Monday, March 12, 2012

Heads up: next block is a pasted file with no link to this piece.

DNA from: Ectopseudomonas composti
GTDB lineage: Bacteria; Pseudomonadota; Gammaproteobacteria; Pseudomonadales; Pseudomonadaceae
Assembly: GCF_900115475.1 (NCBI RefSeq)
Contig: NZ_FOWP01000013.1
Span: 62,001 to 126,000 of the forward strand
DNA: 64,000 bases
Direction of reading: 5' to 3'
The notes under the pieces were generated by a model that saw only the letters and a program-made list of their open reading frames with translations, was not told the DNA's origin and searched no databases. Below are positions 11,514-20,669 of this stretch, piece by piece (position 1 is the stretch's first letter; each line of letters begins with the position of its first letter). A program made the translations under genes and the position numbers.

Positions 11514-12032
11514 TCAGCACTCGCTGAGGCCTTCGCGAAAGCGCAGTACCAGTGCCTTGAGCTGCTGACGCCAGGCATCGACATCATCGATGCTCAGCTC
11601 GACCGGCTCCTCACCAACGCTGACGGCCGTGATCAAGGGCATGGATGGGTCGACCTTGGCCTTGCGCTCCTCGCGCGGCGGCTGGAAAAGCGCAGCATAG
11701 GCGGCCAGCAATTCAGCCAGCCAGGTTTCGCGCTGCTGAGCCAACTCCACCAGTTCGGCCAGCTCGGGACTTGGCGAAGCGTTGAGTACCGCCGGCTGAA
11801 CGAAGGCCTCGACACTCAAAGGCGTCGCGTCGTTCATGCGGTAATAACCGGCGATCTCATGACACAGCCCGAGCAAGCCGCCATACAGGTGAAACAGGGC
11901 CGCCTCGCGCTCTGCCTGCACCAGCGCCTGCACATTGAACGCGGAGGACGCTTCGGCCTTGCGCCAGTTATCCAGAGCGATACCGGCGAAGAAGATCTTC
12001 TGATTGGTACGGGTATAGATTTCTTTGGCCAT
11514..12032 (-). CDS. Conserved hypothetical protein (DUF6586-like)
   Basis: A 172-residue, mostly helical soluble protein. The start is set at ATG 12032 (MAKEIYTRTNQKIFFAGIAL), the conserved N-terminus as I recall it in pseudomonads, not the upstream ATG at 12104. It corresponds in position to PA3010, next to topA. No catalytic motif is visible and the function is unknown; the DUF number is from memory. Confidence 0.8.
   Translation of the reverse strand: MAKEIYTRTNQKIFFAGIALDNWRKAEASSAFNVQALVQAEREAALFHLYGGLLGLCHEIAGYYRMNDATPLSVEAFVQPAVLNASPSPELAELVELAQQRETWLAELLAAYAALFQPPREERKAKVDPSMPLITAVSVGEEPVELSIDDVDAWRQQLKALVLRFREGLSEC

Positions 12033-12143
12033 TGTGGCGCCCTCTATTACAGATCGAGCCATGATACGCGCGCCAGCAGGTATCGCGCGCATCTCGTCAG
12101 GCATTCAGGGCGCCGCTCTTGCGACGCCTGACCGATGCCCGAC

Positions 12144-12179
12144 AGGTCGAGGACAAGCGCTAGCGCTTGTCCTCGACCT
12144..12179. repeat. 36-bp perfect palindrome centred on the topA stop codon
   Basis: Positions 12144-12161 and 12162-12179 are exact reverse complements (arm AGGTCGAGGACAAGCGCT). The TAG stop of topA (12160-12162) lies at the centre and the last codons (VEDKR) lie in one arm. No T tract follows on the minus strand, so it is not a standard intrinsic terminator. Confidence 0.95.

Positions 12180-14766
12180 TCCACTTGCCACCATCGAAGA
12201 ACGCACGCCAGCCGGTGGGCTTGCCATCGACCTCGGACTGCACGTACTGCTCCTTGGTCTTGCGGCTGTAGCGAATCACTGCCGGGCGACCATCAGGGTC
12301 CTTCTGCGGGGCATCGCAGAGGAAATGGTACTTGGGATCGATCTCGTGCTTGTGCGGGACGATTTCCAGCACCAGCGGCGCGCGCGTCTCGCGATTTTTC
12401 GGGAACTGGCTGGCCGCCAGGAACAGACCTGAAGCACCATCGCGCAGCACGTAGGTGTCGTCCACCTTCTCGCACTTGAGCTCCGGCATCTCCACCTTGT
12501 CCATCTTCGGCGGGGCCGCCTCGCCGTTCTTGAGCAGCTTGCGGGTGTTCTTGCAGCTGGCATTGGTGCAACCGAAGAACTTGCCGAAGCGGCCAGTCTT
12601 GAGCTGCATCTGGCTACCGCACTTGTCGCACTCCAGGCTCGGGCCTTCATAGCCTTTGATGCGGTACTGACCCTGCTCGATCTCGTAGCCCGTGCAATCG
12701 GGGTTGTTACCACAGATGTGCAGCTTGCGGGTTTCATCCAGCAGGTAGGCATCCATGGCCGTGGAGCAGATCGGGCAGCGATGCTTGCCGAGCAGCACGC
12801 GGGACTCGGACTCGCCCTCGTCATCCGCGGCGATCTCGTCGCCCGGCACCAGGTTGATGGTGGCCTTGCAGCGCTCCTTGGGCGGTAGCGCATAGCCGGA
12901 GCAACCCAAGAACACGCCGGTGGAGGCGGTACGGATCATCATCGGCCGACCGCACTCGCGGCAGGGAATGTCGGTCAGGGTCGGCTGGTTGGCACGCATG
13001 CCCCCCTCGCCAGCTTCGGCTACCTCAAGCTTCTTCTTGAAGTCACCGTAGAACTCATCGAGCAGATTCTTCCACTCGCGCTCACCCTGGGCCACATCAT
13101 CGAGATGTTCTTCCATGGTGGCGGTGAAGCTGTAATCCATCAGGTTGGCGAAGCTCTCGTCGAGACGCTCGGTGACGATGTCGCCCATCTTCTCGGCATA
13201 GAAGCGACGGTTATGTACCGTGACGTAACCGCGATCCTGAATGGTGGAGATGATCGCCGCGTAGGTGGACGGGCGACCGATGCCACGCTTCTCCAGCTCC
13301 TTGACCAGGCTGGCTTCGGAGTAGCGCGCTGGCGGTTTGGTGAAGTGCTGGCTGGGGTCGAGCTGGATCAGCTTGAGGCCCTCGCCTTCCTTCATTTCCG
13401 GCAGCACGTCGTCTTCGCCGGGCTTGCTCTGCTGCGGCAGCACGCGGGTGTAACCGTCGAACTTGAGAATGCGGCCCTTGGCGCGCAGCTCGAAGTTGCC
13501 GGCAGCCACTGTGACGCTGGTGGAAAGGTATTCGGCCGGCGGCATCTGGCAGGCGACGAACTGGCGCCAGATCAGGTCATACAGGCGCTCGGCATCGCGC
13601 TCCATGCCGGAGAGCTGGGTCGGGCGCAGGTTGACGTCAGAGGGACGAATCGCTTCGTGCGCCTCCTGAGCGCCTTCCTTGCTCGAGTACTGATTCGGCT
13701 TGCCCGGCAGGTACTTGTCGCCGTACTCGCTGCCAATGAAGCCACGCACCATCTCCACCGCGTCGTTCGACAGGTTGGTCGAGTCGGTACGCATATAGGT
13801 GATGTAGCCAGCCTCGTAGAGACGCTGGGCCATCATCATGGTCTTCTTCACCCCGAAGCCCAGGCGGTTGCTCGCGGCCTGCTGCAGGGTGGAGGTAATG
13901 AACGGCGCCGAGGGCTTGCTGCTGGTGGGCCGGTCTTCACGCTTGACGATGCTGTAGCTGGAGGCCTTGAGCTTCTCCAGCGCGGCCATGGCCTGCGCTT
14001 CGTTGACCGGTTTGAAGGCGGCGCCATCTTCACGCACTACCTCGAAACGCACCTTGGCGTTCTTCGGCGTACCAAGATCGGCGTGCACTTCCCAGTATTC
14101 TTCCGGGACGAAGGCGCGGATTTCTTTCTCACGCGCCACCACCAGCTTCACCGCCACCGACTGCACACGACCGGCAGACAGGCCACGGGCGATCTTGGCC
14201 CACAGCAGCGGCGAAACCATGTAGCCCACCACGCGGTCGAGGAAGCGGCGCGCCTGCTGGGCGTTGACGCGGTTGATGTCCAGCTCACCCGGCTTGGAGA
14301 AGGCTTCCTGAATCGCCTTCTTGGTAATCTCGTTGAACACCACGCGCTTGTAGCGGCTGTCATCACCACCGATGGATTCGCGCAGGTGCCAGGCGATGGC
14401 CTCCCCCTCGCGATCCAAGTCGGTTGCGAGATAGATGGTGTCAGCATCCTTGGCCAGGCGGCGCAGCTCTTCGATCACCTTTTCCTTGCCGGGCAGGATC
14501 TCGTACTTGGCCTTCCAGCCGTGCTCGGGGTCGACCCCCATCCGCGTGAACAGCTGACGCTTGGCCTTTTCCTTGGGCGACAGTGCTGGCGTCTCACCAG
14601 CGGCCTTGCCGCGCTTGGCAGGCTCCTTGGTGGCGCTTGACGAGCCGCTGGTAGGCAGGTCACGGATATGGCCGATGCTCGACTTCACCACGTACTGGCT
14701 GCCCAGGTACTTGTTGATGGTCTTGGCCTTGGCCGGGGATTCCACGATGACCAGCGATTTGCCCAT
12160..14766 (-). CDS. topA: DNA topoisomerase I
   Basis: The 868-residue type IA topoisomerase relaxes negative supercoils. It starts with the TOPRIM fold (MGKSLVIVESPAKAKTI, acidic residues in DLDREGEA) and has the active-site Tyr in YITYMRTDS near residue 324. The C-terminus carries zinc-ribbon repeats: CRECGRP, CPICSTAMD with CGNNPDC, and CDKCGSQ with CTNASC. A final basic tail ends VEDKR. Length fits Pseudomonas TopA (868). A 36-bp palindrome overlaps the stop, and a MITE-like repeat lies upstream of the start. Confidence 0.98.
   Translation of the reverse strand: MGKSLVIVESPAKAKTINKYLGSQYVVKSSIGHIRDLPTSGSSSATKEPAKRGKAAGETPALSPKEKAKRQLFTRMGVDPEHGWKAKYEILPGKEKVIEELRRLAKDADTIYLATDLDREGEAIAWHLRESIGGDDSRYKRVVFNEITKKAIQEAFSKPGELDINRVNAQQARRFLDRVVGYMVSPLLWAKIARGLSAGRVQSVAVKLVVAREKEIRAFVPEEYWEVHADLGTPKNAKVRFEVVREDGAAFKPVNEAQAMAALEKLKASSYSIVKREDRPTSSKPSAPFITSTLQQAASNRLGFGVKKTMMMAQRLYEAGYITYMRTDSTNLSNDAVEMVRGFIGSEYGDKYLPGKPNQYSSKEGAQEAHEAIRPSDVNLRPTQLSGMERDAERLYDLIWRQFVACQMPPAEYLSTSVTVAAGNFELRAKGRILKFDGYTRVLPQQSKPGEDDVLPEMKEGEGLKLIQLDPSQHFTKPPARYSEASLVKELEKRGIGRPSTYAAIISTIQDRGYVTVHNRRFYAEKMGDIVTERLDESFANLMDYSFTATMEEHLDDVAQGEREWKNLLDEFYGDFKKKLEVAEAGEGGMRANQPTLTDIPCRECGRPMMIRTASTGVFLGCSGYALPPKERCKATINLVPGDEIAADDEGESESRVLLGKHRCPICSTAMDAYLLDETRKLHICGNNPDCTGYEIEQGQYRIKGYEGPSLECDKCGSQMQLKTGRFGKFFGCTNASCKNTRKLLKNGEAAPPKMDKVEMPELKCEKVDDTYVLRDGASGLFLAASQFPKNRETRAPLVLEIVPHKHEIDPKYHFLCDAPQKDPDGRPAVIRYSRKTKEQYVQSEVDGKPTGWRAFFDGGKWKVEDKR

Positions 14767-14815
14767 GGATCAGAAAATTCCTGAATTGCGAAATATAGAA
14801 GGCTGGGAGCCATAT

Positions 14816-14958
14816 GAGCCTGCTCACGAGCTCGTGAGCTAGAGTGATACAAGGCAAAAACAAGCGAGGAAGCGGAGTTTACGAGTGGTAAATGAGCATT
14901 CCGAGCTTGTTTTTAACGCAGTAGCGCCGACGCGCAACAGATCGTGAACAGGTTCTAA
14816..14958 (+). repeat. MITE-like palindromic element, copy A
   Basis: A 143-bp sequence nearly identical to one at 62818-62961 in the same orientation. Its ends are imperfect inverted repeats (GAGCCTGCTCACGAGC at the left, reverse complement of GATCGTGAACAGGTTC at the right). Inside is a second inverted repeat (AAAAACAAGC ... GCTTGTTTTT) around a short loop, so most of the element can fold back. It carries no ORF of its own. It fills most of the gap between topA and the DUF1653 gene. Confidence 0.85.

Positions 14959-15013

March is turning in to an Olivier Assayas kinda month. So far I've revisited and revised some of my views on his epic biopic; 'Carlos' and delved in to his (understandably) misunderstood film 'Demonlover' (a recent personal favorite of mine) and I have plans to write about 'Summer Hours' by the end of the month. After writing about 'Demonlover', I realized that in the last 10 years the basic idea of "a women in trouble" (something we've explored a few times here on PINNLAND EMPIRE through blog entries on Lars Von Trier and Black Swan) has been a recurring theme in Assayas' work. Not since 'Boarding Gate' (a movie I went from hating to loving in a matter of months back in 2008) has he gone back to this genre. His recent work seems to be focused more on political & social issues (Carlos, Summer Hours & Something In The Air). I guess 'Boarding Gate' was the final film in his "women in trouble trilogy" (Demonlover, Clean and Boarding Gate). Rarely do actors & artists that I like from different worlds end up together in one film. Somehow Olivier Assayas managed to make this possible with 2007's 'Boarding Gate' (another erotic espionage thriller/"woman in trouble" story in the same vein as his previous film; 'Demonlover'). I guess its not the biggest surprise that both Alex Descas and Kim Gordon (Sonic Youth) were in this (both had worked with Assayas twice before 'Boarding Gate'), but Asia Argento (who's slowly been growing on me over the years) and Michael Madsen (one of my favorite actors) co-starring in this just made my my day. Ever since 'Demonlover' Assayas has been reaching out to American actors more and more (Gina Gershon, Chloe Sevigny and Nick Nolte), so its nice to see him add an underrated actor like Michael Madsen to his roster. For the last decade it seems like Madsen will act in just about anything as long there's a paycheck attached to it. I mean, just look it his filmography on IMDB. If only more directors like Assayas would take note of Madsen's ability and screen presence he wouldn't be the king of director-to-video action/thrillers. In fact, I'd go so far to say that 'Boarding Gate' is Madsen's greatest performance to date (yes, better than Reservoir Dogs). And Asia Argento has been slowly becoming a regular in modern french/new french extremity films since 2007 working the likes of Catherine Breillat (The Last Mistress), Bertrand Bonello (On War) and Olivier Assayas. As I explained in previous write-ups (Irma Vep & Demonlover), the seeds of 'Boarding Gate' can be found in Assayas earlier work. In fact, 'Boarding Gate' and 'Demonlover' share the same basic plot: a female "spy" playing two sides against each other that ends up getting exposed and is eventually used by the people that she thought she could trust. Both films also include elements of S&M and our female lead getting caught up in a dangerous love affair that backfires in their face. In 'Boarding Gate' Asia Argento plays "Sandra"; a troubled women with a shady past (Assayas only hints at certain elements from her past) who's being used by her current employer; "Lester" (an import/export dealer that she's also having an affair with) to take out the competition/rival businessman; "Miles Rennberg" (Madsen). The only problem is that Sandra and Miles have history together. The two use to be a couple. And even though their relationship was pretty abusive and sexually twisted, she still has feelings for him and struggles with the fact that she has to kill him. A monkey wrench gets thrown in to the mix when Lester's wife discovers that he's been cheating on her with Sandra and she tries to sabotage their plans. Like 'Demonlover' there's plenty of double crosses, backstabs and plot twists, but UNlike Demonlover its much easier to follow.